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;If there is a director working today who could save Hollywood from itself, that person is Danny Boyle. Probably best known for Trainspotting, his ode to heroin which, in 1996, became the British answer to Pulp Fiction, he's also done quite a bit more. Boyle helmed the best Hitchcock thriller not directed by Hitchcock (Shallow Grave, in 1994), personally resurrected the zombie genre with 28 Days Later (2002), and, with this month's Sunshine, he delivers a Kubrick-style space odyssey that manages to take the mindless disaster flick genre and elevate it into something akin to … well, art.

;;In fact, Boyle seems to find some sort of joy in defying conventional expectations with movies that, by and large, begin as genre movies. That is, until he reconfigures them to conform to his revolutionary approach to studio filmmaking – which is basically just a mission to tell good stories. Consider 28 Days Later. Most every other Hollywood director would have taken the tale – of a coma patient (Cillian Murphy) who wakes up to find London empty except for hordes of angry zombies – and sucked every allegory and social statement in Alex Garland's script right out of it. Instead of Christopher Eccleston's mad major and his very-human squad serving as the movie's ultimate villains, Jim and his friends would have found themselves somehow in possession of a bunch of cool, loud weapons that they'd then use to cut down zombies … accompanied by a deafening heavy metal soundtrack. In other words, the Hollywood version of 28 Days Later would have been forgotten before anybody ever paid attention, and subsequent zombie movies like Shaun of the Dead, Day of the Dead, and, hell, George A. Romero's own return to the zombie genre, Land of the Dead, would not exist.

;;Further back, consider Trainspotting, the adaptation of Irvine Welsh's novel about a gang of misfit heroin addicts led by Renton (Ewan McGregor). Episodic and entirely indifferent to commenting on society (except to say society is too damned decrepit even to bother with), Boyle could have allowed his movie to degenerate along with his characters into something preachy and gratuitously profound. Instead, he had the courage to defy the typical pitfalls of the drug memoir, also avoiding the Tarantino-esque style of ironically elevating the stature of its despicable protagonists. Trainspotting, in other words, could have become a lamebrained ensemble black comedy. Even if it remained firmly ensconced in the drug-movie genre, Hollywood probably would have wanted to turn Trainspotting into the British equivalent of The Basketball Diaries. Instead, Darren Aronofsky's Requiem for a Dream exists as a consequence.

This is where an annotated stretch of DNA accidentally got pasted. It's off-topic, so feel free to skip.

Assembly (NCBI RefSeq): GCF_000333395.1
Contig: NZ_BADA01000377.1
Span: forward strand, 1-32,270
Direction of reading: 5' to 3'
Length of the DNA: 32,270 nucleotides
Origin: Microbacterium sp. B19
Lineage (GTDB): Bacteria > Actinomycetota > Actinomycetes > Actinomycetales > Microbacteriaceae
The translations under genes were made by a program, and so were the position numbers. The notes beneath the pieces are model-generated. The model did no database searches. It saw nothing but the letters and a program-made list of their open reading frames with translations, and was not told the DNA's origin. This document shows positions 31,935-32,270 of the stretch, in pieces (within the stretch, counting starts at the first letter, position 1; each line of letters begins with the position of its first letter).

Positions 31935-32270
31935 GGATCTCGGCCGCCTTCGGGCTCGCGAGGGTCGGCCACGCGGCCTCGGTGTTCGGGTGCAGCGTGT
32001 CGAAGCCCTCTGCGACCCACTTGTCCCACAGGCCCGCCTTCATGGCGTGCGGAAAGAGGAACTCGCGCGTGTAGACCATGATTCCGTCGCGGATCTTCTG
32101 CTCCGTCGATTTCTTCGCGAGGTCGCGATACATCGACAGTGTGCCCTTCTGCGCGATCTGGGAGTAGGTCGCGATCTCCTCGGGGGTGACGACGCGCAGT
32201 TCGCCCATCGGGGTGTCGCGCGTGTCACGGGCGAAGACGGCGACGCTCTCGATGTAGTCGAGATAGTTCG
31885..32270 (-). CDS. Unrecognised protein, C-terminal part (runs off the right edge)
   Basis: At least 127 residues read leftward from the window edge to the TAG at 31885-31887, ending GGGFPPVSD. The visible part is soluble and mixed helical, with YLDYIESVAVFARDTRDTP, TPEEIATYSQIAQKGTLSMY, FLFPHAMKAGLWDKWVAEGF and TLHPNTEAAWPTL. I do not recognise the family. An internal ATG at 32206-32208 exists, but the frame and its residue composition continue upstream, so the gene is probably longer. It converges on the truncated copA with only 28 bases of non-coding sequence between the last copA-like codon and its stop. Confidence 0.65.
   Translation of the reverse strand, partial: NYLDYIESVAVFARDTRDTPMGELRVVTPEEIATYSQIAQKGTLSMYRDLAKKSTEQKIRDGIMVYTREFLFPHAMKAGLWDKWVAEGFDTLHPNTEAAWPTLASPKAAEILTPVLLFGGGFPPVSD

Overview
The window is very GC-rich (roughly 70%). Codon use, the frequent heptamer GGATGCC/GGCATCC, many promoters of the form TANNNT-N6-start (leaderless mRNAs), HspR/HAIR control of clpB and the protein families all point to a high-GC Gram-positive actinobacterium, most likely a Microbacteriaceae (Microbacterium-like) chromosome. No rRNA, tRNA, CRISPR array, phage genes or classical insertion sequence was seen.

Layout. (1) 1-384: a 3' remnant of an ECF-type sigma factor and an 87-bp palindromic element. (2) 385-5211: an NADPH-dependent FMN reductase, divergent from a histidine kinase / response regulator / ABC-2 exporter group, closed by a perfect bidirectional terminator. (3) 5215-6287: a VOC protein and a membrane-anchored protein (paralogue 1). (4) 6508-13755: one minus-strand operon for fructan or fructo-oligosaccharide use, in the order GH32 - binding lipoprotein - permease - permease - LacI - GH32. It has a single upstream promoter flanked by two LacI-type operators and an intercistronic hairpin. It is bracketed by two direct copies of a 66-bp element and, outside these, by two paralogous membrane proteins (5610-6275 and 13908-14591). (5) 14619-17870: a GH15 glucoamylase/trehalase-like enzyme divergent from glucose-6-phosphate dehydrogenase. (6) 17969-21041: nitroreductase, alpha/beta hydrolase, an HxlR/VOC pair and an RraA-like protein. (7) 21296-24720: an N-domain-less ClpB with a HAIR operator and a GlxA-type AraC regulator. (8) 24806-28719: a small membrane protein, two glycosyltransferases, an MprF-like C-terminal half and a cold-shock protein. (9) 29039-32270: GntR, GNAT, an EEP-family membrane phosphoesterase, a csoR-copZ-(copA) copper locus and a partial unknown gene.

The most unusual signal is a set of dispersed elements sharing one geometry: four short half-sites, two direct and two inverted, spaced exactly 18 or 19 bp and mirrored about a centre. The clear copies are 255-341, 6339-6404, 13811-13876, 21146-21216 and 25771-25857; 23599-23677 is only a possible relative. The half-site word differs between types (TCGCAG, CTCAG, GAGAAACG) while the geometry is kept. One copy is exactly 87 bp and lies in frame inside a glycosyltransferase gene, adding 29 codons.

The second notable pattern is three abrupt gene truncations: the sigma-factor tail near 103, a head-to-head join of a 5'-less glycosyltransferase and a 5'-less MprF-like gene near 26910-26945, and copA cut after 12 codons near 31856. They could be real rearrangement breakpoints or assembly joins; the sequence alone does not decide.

;;Sunshine is no different. Take the premise: 50 years into the future, a band of eight astronauts are sent on a possibly futile mission to reignite our dying sun with a nuclear device. Sounds pretty silly, right? Very similar to this pitch: When an asteroid hurtling through space threatens to destroy all life on earth, a band of astronauts are sent into space to destroy said asteroid with a nuclear device (Deep Impact or Armageddon, take your pick). Here's another one: When the Earth's spinning core begins to slow, jeopardizing all life on earth, a band of terranauts are sent to reactivate it with a nuclear device (The Core). The difference in Sunshine is that Boyle is more concerned with the story, building real suspense and crafting sequences that require humanity to evoke the emotion – not the orchestral strings Michael Bay is so fond of. He ignores heroic caricatures, rejects any sort of melodrama, and, in almost all cases, leans toward the anti-climactic over its more obvious cousin. Maybe Hollywood should pay attention, too, since Boyle employs some of the most modest budgets amongst his peers and manages to regularly deliver crowd-pleasers that net profits while inspiring more filmmakers to do the same.


;Then again, Hollywood would have to know what makes great movies. Unfortunately, its machine has no idea and Boyle is just a small cog in it.

; film@orlandoweekly.come

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